Our book today is a treat for readers (you can tell by the cascade of poorly-drawn books on the front cover, I guess): My Life with Bob, subtitled “Flawed Heroine Keeps Book of Books, Plot Ensues,” and it’s written by the most powerful person in the world of books, Pamela Paul, the editor of the New York Times Book Review and the person who dictates all the books coverage for the Paper of Record. And as that subtitle indicates, the “Bob” in the title isn’t a person – it’s Paul’s “book of books,” the painstaking record she’s kept for decades of every book she’s ever read.
It’s an accumulation that’s in some ways more immediately satisfying, she points out, than a normal personal journal would be; “diaries contained all kinds of things I wanted to forget – unrequited crushes and falling-outs with friends and angsting over college admissions,” she writes. “Bob contains things I wanted to remember: what I was reading when all that happened.”
Paul has written about Bob before, but this kind of subject is almost by its very nature inexhaustible, particularly for somebody like Paul, who’s “engulfed” in books. And of course every reader is always pruriently curious about the books that make up every other reader’s life. But the real strength of My Life with Bob, the element that gives it such a strong, easy readability in its own right, consistently isn’t the copious book-talk that fills its pages – the “Bob” part. Rather, it’s the “life” part where Paul’s considerable storytelling gifts shine to best advantage. She might protest that diaries remember things she wants to forget, but it’s pretty clear from the stories here that she hasn’t forgotten much.
This is a chronicle of failed and sometimes mortifying relationships in her dating – and marrying – life, a chronicle of constantly trying to gain some purchase on other people, some quick and reliable understanding of them, from the books they read and the books they want other people to read. That communicative aspect of reading Paul understands well from feeling it herself many times:
Sometimes you fall so much in love with a book that you simply have to tell everyone, to spread the love and to explain the state you’re in. You read passages aloud to anyone who will listen. You wait with bated breath, watching for signs of appreciation, wanting that smile, that laugh, that nod of recognition. Please love this book too, you silently – and sometimes not so silently – urge. You become insistent, even messianic in your enthusiasm.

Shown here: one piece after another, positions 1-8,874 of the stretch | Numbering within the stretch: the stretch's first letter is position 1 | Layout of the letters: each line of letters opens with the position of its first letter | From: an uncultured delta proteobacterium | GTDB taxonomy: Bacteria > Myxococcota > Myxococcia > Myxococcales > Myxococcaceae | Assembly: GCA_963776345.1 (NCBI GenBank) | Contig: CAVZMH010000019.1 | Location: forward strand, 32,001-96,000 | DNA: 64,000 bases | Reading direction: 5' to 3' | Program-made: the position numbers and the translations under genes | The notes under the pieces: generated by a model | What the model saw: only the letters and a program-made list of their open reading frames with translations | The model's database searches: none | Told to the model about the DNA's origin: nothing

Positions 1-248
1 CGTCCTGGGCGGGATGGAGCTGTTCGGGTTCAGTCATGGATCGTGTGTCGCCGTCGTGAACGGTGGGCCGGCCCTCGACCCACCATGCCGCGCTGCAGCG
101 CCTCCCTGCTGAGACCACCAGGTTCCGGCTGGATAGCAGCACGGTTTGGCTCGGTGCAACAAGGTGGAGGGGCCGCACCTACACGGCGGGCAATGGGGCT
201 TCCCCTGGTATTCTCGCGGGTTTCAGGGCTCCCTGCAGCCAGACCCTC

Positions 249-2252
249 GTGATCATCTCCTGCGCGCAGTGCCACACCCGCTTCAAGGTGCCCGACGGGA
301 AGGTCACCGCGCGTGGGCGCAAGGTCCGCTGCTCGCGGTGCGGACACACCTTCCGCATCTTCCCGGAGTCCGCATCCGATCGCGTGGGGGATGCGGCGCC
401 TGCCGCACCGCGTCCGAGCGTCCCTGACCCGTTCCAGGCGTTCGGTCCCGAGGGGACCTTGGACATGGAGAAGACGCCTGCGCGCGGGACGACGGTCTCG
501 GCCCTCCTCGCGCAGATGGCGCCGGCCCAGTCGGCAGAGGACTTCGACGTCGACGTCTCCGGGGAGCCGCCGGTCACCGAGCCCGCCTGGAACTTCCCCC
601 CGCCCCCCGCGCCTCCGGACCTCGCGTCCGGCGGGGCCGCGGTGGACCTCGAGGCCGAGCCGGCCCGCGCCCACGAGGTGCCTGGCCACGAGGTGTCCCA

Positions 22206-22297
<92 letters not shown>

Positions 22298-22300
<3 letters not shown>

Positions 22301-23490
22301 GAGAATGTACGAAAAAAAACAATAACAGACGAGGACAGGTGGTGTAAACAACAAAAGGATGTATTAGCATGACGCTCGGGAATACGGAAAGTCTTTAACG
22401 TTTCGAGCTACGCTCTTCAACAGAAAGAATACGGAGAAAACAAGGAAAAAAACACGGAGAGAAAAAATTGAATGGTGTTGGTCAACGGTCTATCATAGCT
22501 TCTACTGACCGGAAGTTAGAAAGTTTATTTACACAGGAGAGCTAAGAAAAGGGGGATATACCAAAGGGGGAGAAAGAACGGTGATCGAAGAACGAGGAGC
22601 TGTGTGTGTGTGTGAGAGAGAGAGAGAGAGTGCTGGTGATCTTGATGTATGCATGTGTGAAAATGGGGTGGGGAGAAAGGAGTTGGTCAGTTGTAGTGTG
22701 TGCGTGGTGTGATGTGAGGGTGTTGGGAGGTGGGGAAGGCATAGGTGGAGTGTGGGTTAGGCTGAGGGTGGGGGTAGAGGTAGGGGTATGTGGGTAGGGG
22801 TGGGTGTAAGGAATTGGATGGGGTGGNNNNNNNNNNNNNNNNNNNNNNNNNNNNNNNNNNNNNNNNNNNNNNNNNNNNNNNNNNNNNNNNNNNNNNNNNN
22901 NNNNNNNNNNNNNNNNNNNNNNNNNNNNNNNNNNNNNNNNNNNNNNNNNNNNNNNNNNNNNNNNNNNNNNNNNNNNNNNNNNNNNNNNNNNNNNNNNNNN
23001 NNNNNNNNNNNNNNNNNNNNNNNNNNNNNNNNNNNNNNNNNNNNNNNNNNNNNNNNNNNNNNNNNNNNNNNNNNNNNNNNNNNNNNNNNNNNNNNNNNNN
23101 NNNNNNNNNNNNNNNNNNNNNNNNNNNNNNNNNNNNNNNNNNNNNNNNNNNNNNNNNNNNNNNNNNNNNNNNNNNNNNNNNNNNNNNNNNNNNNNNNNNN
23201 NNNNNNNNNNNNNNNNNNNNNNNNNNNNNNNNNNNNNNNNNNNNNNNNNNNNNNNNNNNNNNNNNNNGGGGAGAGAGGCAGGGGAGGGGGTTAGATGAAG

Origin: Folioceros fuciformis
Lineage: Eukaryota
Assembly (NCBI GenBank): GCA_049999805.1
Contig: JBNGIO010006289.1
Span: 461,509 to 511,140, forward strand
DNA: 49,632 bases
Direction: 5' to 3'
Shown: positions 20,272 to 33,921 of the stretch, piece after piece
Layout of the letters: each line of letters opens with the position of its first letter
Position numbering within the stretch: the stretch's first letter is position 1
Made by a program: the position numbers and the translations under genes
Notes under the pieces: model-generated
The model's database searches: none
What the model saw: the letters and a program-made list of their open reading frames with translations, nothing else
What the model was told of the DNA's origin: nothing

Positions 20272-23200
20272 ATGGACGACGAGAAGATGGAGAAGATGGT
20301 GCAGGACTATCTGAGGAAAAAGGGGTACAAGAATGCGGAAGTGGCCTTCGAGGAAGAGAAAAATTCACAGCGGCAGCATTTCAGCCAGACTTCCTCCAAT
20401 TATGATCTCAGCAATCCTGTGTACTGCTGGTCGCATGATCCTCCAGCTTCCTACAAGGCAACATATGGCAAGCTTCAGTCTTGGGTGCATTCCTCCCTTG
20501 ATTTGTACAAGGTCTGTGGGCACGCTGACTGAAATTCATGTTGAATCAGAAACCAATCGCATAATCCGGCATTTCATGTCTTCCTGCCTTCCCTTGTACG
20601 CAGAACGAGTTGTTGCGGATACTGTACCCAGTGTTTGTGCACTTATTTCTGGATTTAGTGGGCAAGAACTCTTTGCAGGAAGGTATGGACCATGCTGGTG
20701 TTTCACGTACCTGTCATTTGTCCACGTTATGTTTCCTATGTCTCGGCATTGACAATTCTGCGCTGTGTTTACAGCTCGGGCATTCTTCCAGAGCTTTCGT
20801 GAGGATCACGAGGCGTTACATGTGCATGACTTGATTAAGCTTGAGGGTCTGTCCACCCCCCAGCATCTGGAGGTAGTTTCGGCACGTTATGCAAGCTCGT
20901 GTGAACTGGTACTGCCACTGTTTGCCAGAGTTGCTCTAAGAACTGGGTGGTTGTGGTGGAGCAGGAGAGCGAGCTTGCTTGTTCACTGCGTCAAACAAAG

Her own messianism has met with uneven results over the years. She recounts stories of uncomprehending boyfriends (one of them watched her finish a book and snidely said, “Hurry up, go note it in Bob”), stories of trying to align her reading with her former husband’s (they split on Magic Mountain and Paul Johnson’s Modern Times), stories of re-entering the dating life and encountering men whose favorites betray some fundamental flaw in their nature, such as the “ridiculously handsome” Abe, whose love of George MacDonald Fraser’s “Flashman” books prompts her to savor the highly idiosyncratic joy of “hate-reading” a book:
There can certainly be a pleasure in hate reading. As with The Fountainhead, I have hated my way through several books to the last page, not always out of generosity to the writer. It’s a force of will. You will be read no matter how hard you make it. Some say reading hateful books feels like time wasted – and with so little time, so many books, why bother with the bad? But there’s something bracing about reading a book you despise, because loathing is usually mixed with other emotions – fear, perverse attraction, even occasional, complicated strains of sympathy. It’s one of many reasons I believe in negative reviews. It can be interesting when a book provokes animosity. But hate in and of itself is not a very interesting response to a book, and oh, how I hated Flashman.
My Life with Bob is generously stocked with bookish anecdotes like this, with favorite books of mine found wanting (I side firmly with the ridiculously handsome Abe on the merits of Flashman) and titles I consider ridiculous fluff sometimes granted serious consideration because they answered a particular need at a particular time – and all kinds of books in between. And Paul so skillfully braids her book-talk with her life-talk (I got the strong impression that most of her life-stories have been honed to perfection by frequent retelling) that The Book of Bob always and invitingly doubles as The Book of Pam. It’s hard to think of a more intuitive – or more honest – way to go about describing a life lived in books.
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